|Click here for a more detailed introduction|
to the concept of metagame in MTG.
How to play the DotA 2 metagame
Before offering any kind of prescriptive advice about how to approach DotA metagames, it is important to return to our earlier distinction. We saw that metagames can change either where game changes result in preference changes or when something else results in preference changes. I will call the first type hard metagame changes and the second type soft metagame changes. My normative evaluation, then, is that hard changes should be taken more seriously than soft ones, though soft changes must not be denied their status in the metagame. The latter part of my position has already been explained above but I will briefly motivate the former part here. Metagames cannot be won. Only games can be won. Playing a metagame is always a part of playing a game. Thus, if there are facts about a metagame which are necessary for being successful in the game, those are important to know. However, there are plenty of metagame facts in any given metagame that a very successful team could be entirely ignorant of. A drafter doesn't need to know that his opponent likes to pick X if he is able to deal with the pick in the given draft. A drafter also does not need to know what the most popular picks are if, in fact, the most popular picks are not really the best ones. Soft metagame facts are often of this type - statements of popularity or preference. While soft metagame facts certainly can help a drafter to outpick her opponent, they will often not be necessary for that purpose. A drafter who is ignorant of hard metagame facts, though, will not have to wait long before being punished for it. And what's more, knowing the game well and thus having a good understanding of the 'hard metagame' will allow you to exploit areas of picking which are still very open to definition. If you can find reasons in the game why one pick ought to work better than some other pick which is popularly utilized, you should be testing your idea out - and either finding out what your mistake was, or turning your insight into a competitive edge. My position is actually quite straightforward if you realize that knowing hard metagame facts is mostly reducible to understanding the game. If you don't know your game well, you're not going to pick well. If you don't know what reverse polarity does, or that skewer has been buffed [or now, nerfed], you might misjudge the value of Mag as a pick, for example. Whereas, if you do know your game well and can apply the appropriate analytical tools, a good grasp of hard metagame will automatically follow. Yet, because all metagame changes must be filtered through our subjective preferences, it is very easy and exceptionally common for people to conflate these two types of metagame facts. And, as a result, it is usually only the very best teams who are confident enough to be creative with their picks, recognizing that a given metagame might be partially fixed in only the soft sense. Let me illustrate the distinction one last time by means of a recent example.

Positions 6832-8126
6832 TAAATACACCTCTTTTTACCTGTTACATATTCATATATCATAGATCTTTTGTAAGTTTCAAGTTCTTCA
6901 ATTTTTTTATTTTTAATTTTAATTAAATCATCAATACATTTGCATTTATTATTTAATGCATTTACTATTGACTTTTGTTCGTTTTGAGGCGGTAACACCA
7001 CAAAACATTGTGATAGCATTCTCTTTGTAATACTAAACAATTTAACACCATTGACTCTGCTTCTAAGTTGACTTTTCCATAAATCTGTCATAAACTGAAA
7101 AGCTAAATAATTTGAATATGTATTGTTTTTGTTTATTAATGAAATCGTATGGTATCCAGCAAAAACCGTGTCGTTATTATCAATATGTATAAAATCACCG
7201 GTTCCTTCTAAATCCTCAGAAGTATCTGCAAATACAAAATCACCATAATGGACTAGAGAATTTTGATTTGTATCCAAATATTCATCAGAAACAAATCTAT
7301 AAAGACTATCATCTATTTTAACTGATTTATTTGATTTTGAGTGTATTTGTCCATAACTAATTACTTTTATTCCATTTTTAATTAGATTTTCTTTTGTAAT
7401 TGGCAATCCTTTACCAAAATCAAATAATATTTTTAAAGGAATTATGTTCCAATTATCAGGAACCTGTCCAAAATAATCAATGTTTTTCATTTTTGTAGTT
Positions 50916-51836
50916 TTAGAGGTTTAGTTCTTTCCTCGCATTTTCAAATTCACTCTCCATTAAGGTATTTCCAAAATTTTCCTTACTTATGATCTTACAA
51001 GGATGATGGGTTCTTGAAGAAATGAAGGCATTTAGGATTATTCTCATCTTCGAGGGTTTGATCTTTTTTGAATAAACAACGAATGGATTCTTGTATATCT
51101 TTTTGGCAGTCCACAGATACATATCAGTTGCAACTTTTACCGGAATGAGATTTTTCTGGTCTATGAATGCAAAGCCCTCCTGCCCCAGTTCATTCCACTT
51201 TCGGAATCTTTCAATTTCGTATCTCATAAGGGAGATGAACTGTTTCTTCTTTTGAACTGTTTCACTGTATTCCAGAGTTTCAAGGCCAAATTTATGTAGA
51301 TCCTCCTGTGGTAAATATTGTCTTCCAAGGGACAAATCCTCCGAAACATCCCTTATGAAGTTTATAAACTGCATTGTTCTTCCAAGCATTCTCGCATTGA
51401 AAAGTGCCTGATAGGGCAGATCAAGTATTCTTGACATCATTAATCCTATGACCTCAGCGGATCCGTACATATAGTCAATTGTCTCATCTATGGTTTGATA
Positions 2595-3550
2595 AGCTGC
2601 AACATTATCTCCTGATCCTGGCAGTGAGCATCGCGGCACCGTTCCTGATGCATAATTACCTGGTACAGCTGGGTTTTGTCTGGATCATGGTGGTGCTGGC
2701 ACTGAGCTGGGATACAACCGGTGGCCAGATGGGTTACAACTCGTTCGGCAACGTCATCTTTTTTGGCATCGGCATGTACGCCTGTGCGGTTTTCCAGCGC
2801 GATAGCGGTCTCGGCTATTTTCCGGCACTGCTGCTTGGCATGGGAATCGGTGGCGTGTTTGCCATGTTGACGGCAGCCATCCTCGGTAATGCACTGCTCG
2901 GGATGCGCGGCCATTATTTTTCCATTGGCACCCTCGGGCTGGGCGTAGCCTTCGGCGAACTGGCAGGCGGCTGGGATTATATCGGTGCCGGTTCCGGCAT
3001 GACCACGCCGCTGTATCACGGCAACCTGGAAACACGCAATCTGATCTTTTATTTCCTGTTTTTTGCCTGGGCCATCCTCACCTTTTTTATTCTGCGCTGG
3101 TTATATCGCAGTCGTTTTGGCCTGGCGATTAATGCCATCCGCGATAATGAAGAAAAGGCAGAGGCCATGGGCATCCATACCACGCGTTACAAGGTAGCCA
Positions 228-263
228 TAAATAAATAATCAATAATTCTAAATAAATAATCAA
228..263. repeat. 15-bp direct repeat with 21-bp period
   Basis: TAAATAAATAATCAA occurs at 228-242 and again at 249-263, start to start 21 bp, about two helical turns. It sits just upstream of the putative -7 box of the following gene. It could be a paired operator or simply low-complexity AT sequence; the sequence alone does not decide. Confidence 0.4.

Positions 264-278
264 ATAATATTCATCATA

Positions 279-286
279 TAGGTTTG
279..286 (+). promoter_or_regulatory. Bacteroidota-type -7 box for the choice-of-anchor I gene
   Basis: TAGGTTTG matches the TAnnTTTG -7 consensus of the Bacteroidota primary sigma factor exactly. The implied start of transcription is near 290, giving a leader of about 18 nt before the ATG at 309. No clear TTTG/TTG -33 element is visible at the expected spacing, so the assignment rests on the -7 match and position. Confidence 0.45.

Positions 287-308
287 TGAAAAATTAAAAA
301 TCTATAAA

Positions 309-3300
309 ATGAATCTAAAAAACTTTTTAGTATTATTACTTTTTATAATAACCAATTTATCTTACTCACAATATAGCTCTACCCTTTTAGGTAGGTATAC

A few nights ago I'm sitting at my pc watching EternalEnvy co-cast Na'Vi vs Fnatic with Sheever for Starladder. Nearing the midgame, I hear EternalEnvy literally facepalming at the unfortunate reality that Trixi has bought vanguard on Antimage.